Q: First let me say that I love your column. Here is my question. Let’s say I get pulled over because my brake light was out. The officer informs me of the problem and issues a warning only. Then the officer asks if he or she can go get the K-9 unit they are training out of the car to do a drug sniff as part of the training process. I’m in a hurry to get to work. Can I say no? And if I do, is that probable cause to search my vehicle? Also, are civilians allowed to pet K-9s?
A: Well, let me first say thank you for liking the column. It has been going strong for over 12 years now, believe it or not.
In regards to not allowing the K-9 to search your vehicle the answer to your question is, yes. You can tell an officer that you don’t want to have them run a dog around your vehicle once the stop is complete. That usually entails that you have been given back your driver’s license and other paperwork.
The officer can have a K-9 do a sniff search while you are being detained but that search can’t take longer than a routine traffic stop would take. This is most often done with another K-9 officer using the dog while the officer who made the stop doing the traffic stop routine of checking your driving status and/or writing out a ticket(s).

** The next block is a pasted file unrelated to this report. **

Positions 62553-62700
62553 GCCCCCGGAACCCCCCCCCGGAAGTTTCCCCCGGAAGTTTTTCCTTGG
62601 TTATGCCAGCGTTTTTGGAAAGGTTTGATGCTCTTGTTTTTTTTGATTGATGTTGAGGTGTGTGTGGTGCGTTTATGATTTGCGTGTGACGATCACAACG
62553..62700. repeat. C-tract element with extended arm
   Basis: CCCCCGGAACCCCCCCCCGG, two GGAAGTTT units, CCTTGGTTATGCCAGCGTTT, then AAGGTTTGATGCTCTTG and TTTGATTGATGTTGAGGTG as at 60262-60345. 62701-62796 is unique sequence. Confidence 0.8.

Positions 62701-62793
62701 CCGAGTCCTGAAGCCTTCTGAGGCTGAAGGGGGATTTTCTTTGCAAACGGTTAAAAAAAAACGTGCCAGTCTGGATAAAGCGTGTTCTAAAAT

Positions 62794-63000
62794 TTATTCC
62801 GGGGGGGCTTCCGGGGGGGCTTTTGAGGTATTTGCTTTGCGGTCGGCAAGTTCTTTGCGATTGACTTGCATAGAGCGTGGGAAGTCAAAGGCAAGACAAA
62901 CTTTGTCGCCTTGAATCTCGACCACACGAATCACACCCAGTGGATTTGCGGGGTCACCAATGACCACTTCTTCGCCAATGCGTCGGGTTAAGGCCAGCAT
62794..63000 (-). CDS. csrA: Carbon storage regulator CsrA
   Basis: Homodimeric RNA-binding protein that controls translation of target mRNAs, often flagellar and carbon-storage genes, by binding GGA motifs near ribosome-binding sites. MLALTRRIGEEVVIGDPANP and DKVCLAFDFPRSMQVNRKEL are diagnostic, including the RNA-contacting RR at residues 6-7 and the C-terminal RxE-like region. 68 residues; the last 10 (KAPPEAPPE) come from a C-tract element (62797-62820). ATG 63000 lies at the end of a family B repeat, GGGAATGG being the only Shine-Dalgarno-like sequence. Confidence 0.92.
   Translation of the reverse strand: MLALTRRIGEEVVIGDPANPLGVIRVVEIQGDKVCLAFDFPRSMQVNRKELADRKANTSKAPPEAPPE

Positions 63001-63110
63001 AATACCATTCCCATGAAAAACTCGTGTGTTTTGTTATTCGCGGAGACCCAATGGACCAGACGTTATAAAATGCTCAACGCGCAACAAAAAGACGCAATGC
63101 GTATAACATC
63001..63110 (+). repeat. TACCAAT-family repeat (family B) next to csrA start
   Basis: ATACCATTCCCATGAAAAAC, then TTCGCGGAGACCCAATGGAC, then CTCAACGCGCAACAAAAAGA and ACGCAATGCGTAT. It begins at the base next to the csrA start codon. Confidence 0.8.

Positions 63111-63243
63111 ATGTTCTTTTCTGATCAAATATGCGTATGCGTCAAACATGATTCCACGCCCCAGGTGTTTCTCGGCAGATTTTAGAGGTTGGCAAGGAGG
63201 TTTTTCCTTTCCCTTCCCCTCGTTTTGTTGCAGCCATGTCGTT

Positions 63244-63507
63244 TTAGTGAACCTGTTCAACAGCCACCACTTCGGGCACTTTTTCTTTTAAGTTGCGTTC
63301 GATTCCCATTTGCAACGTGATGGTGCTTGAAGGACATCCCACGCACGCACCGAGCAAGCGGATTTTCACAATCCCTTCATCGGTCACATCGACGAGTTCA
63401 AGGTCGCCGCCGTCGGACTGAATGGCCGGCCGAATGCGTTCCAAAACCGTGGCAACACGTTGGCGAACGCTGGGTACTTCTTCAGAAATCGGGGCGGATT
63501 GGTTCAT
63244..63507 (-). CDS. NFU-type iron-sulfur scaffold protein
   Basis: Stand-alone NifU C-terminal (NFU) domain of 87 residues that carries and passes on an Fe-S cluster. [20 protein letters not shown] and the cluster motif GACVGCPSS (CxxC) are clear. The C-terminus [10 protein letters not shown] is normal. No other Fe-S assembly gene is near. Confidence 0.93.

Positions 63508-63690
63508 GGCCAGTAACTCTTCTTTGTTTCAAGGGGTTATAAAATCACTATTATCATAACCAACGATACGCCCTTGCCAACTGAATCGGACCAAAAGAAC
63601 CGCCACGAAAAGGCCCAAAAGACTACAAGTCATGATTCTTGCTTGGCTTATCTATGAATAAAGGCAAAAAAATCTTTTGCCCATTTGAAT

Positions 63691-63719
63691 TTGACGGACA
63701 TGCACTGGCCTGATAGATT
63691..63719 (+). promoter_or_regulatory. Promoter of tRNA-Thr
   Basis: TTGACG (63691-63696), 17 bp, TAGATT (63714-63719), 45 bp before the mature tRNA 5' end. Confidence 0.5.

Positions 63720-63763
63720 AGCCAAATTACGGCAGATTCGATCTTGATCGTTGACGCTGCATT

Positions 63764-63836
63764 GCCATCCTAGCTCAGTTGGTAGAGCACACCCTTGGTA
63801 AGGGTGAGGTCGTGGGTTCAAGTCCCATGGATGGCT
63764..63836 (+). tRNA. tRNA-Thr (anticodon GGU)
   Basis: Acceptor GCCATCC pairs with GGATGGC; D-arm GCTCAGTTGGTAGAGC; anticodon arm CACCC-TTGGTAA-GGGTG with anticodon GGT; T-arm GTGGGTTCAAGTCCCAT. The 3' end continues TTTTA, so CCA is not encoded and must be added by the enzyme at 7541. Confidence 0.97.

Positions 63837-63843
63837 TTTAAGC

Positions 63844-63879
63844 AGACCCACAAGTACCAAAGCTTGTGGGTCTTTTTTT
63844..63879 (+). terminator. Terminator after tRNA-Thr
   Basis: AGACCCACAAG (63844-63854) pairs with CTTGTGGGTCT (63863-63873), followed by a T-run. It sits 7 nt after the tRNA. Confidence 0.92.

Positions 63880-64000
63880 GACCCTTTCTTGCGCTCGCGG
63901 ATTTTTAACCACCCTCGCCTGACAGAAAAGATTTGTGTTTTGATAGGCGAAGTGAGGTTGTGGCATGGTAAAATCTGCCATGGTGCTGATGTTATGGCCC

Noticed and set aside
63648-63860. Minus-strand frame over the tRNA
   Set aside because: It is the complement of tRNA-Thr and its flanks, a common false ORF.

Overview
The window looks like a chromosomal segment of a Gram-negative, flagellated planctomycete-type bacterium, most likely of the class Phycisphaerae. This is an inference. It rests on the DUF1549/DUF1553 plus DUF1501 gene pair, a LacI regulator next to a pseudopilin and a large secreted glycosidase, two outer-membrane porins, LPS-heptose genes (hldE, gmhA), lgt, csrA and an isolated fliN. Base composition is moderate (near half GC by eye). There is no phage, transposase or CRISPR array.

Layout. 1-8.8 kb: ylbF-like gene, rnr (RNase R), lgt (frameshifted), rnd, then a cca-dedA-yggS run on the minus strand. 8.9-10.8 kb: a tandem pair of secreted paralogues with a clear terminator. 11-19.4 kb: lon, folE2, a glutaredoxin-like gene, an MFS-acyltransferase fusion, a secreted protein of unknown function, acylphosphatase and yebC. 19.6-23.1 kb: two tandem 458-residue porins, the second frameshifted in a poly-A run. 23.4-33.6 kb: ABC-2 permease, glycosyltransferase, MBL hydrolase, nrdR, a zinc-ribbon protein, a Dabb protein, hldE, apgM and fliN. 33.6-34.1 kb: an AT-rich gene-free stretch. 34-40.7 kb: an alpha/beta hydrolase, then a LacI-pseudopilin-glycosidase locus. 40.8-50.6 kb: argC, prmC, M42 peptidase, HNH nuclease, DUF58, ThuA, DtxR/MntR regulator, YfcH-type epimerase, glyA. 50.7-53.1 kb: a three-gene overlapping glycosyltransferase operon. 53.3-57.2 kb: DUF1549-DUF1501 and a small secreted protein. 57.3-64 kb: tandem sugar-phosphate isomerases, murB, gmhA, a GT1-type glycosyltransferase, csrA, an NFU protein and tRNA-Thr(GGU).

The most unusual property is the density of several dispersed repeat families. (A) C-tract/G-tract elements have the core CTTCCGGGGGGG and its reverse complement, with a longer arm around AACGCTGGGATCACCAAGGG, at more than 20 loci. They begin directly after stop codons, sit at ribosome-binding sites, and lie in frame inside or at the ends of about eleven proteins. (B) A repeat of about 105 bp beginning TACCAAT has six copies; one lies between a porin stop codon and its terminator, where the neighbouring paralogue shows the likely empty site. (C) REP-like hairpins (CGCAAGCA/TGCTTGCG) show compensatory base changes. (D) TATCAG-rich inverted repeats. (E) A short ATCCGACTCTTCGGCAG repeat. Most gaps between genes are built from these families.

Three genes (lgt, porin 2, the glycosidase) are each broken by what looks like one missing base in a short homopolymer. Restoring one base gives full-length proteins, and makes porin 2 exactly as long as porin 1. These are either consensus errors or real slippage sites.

Your refusal to not allow the K-9 to perform a drug sniff does not give probable cause to detain you any longer at that point. This could change however if walking back to your vehicle a K-9 did indicate on your vehicle. This has been determined to be an exception to a warrantless search as a dogs indicating does count towards a plain view search.
As far as petting the K-9, some K-9 officers don’t like to have their dogs touched by civilians and some do. The best answer I can give you as far as petting a K-9 is to ask that K-9’s officer.
Just to add, K-9’s are also counted as police officers and deserve the full police funeral recognition when they lose their lives in the line of duty.
Joke time (been awhile)
A father in a hurry, taking his 8-year-old son to school, made a turn at a red light, where it wasn’t allowed.
Dad: “Uh-oh, I just made an illegal turn!”
Son “That’s OK, Dad, The police car right behind us did the same thing.”
Please put these officers, killed in the line of duty, and their families in your prayers. They fought the good fight, now may they rest in peace. God bless these heroes.
Deputy Sheriff Tony Hinostroza, Stanislaus County Sheriff, California
Deputy U.S. Marshal Chase White, United States Marshals Service
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